Published in 1995, The Jade Peony is author Wayson Choy’s first novel. Though the family at the center of the narrative is Chinese, the story is set about as far away from their homeland as possible, both geographically and socially. The juxtaposition of a Chinese traditions awkwardly being assimilated into the Canadian culture of Vancouver is at the heart of the conflict creating the drama.
Related through the first-person perspective of the three children of the Chen family, the novel is separated into sections that provide a historical overview through personal recollection of living in Vancouver’s Chinatown as the world heads inexorably to a second world war. The emotional center of the novel is the passing away of the children’s grandmother who is the embodiment of the family’s strongest ties to its Chinese traditions. Touching upon the different ways in which Chinese and Canadian cultures view the same life events shared by people of all nations, The Jade Peony is best described as a novel illuminating a culture clash that has not been covered much before. Underlying the dramatic statements is an implicit cool reminder that the very same clash of cultures tends to get magnified in English-speaking countries like England and the U.S.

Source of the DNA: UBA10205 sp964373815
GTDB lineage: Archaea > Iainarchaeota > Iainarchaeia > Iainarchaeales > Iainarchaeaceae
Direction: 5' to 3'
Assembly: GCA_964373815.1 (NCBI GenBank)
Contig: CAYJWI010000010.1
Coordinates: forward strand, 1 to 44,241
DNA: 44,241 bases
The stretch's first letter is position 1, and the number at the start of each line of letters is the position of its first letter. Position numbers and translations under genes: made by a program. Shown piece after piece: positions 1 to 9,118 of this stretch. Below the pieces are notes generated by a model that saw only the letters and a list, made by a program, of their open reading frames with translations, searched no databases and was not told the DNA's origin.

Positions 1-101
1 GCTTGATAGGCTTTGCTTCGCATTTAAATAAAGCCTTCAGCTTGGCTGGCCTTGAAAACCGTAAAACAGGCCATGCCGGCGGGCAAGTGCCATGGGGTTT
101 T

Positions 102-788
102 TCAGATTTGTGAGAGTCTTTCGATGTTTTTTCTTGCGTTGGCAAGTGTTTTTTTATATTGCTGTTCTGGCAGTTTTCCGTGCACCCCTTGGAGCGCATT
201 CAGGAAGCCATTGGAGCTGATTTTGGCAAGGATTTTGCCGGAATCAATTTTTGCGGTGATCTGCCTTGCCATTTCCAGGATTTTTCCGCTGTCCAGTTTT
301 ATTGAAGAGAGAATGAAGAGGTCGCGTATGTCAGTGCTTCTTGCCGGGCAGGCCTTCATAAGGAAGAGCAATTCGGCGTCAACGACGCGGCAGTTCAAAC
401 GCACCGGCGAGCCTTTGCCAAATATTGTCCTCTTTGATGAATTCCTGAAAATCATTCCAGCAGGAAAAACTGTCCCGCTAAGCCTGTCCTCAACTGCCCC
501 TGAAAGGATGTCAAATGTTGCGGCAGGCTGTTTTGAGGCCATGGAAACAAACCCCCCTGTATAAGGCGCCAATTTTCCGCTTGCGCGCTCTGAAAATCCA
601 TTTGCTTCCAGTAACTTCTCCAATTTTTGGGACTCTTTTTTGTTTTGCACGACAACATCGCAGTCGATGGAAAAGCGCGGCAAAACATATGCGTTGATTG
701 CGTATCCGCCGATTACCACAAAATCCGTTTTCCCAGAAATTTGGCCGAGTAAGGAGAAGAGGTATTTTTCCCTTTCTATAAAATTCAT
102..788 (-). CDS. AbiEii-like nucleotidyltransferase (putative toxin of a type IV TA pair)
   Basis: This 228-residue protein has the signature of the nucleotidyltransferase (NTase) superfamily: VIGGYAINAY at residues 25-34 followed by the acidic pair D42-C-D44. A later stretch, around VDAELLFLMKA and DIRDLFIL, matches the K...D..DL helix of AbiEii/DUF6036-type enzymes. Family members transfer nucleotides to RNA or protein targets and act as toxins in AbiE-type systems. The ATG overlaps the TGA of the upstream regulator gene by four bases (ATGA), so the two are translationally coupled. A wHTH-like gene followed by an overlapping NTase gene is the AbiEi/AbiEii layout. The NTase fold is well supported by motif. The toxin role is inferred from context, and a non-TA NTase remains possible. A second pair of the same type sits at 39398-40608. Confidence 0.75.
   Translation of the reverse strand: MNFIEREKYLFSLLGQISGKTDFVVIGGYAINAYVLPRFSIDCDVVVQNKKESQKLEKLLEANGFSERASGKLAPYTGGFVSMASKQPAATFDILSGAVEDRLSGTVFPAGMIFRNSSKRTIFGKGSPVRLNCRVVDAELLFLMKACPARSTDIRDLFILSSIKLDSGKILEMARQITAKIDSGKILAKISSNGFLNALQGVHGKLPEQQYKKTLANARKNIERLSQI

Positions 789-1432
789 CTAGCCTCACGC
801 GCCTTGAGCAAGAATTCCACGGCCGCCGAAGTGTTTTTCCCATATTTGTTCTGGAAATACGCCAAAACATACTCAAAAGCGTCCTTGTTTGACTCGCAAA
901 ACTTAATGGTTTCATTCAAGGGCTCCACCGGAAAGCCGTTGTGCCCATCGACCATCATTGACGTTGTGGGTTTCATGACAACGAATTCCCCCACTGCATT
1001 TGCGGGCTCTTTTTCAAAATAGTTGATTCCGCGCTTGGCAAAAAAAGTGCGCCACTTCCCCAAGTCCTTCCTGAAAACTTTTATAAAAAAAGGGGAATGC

The Jade Peony brought Choy the 1995 Trillium Prize and the 1995 City of Vancouver Book Award. It also earned the distinction of becoming the first book to be selected for the One Book, One Vancouver program initiated by the city’s public library. In 2004, Choy published a sequel titled All That Matters which is set during the exact same period as The Jade Peony, but features a different narrative told through the perspective of the older brother of the three narrators of the original story.